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Florida Board of Health suspends health care licenses over student loan defaults

Economist fears law will put many out of work
Posted at 10:48 PM, Jan 14, 2019
and last updated 2019-02-28 18:52:43-05

CLARIFICATION: The state Board of health says about nine hundred healthcare workers were in danger of losing their license over the past two years because they were in default of their student loans. The board clarified it worked out repayment plans with most of those workers. It estimates the actual number of health care license suspensions is between 90 and 120 since November 2016.

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LAKELAND, Fla. — As many as 100 health care workers have lost their license to practice in Florida because they can’t repay their student loans – a new crackdown potentially putting hundreds out of work, the I-Team found.

The move to suspend health care licenses comes after federal student loan companies spent years lobbying states to adopt laws to punish those who default on student loans by taking away their professional licenses.

But an ABC Action News review found Florida is the only state enforcing those laws.

Investigative Reporter Adam Walser uncovered the state’s Board of Health estimates it suspended between 90 and 120 health care licenses – including professional certifications for registered nurses, Certified Nursing Assistants, pharmacists and opticians – in the just the past two years alone.

The I-Team found 12 other states (Alaska, Arkansas, California, Georgia, Hawaii, Iowa, Kentucky, Massachusetts, Minnesota, Mississippi, Tennessee and Texas) still have the power to take away health care licenses for unpaid student loans, but officials in those states told ABC Action News they have not suspended any licenses over loan defaults in the past two years.

And four states – Montana, Oklahoma, New Jersey and North Dakota – have already repealed laws allowing health care license suspensions for unpaid student loans.

Tampa student loan attorney Christie Arkovich says Florida’s law goes too far.

“We’re not saying that people shouldn’t repay their loan,” said Arkovich. “We’re just saying that getting them fired probably isn’t the best way to go about that.”

Dr. Gabriel Picone, an economics professor at University of South Florida, said the decision to suspend licenses for nonpayment of student loans puts a strain on both employers and patients because health care workers are in short supply and it means those who lose their licenses will likely go from earning paychecks to depending on taxpayer-funded welfare.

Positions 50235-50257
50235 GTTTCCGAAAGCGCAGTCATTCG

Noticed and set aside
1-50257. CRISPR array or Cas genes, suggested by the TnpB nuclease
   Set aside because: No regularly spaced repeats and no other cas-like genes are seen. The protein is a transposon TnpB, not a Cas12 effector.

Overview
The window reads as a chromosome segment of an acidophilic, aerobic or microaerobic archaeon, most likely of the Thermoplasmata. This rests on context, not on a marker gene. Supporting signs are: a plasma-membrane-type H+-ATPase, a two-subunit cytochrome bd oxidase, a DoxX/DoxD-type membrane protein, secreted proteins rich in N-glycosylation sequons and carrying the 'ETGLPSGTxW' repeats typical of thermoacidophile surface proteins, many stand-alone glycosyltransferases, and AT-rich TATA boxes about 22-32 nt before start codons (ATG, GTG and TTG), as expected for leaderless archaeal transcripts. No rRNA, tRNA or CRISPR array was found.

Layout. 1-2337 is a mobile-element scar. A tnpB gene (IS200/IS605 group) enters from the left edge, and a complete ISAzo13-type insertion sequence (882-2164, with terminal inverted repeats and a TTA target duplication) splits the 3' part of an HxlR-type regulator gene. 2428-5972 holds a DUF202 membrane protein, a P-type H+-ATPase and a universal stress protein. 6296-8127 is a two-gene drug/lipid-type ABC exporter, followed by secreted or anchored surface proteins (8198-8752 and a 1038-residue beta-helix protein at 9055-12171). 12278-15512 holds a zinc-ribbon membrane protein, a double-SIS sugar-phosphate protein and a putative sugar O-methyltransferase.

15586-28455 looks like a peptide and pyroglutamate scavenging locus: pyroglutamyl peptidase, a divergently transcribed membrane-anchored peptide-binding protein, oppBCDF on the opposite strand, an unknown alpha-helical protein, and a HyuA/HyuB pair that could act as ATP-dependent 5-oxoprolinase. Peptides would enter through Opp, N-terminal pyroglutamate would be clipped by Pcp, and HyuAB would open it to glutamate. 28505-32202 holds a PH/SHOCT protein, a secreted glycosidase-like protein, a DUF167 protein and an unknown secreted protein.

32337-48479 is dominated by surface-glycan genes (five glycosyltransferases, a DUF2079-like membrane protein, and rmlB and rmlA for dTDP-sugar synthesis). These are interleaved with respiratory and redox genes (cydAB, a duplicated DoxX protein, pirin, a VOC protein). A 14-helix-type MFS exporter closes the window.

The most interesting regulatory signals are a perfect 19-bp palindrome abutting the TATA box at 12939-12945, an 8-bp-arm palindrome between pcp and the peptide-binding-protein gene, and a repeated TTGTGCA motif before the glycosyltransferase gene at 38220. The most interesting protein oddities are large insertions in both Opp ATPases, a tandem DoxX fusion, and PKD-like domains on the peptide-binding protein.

“It’s trying to take too much away,” Picone said. “This person may end up on Medicaid, receive food stamps. All this is more money that we will have to pay.”

The state can garnish up to 100 percent of wages before a health care worker’s license can be reinstated, according to Arkovich. And under Florida law, once the state suspends a license for student loan default, the only way to get it back is to pay a fine equal to 10 percent of the balance, plus state investigation costs.

“You take their license, you take their way of working, how are you going to get your lump sum?” said registered nurse Andrea Chandler. “How are you going to get your payment? You’re already not getting your payment.”

Chandler, who teaches nursing classes, said she nearly defaulted on her own student loan after her divorce but worked out a new payment plan with her lender.

“The conversation’s uncomfortable, but it has to happen,” Chandler said.

The U.S. Department of Education estimates more than 10 percent of student loan borrowers are in default.

The federal government estimates Americans owe $1.2 trillion in student debt – a figure now larger than outstanding U.S. credit card and vehicle debt combined.

Denise Thorman of Lakeland drives to work seven days a week, providing home care for a 92-year-old patient. She said she went back to school to became a Certified Nursing Assistant after caring for her elderly parents.

But even with a roommate helping buy groceries and pay bills, Thorman said she barely makes ends meet.

She also couldn’t pay her $9,000 student loan, so the state suspended her CNA license in November.

“I think it’s wrong,” said Thorman. “I worked hard for my license. and now it’s gone. I don't have the money to fight it.”

Thorman, who says she now worries she’ll struggle to find a new job, wants the law to change to protect workers and the patients they serve.

“Your license is gone, your livelihood is gone, the care of your patients is gone. How fair is that?” said Thorman

The I-Team found Florida law requires 45-days written notice before the state can suspend any licenses because of student loan debt.

Experts say if you get one of these notices, you should immediately contact your lender to try to negotiate a repayment plan.

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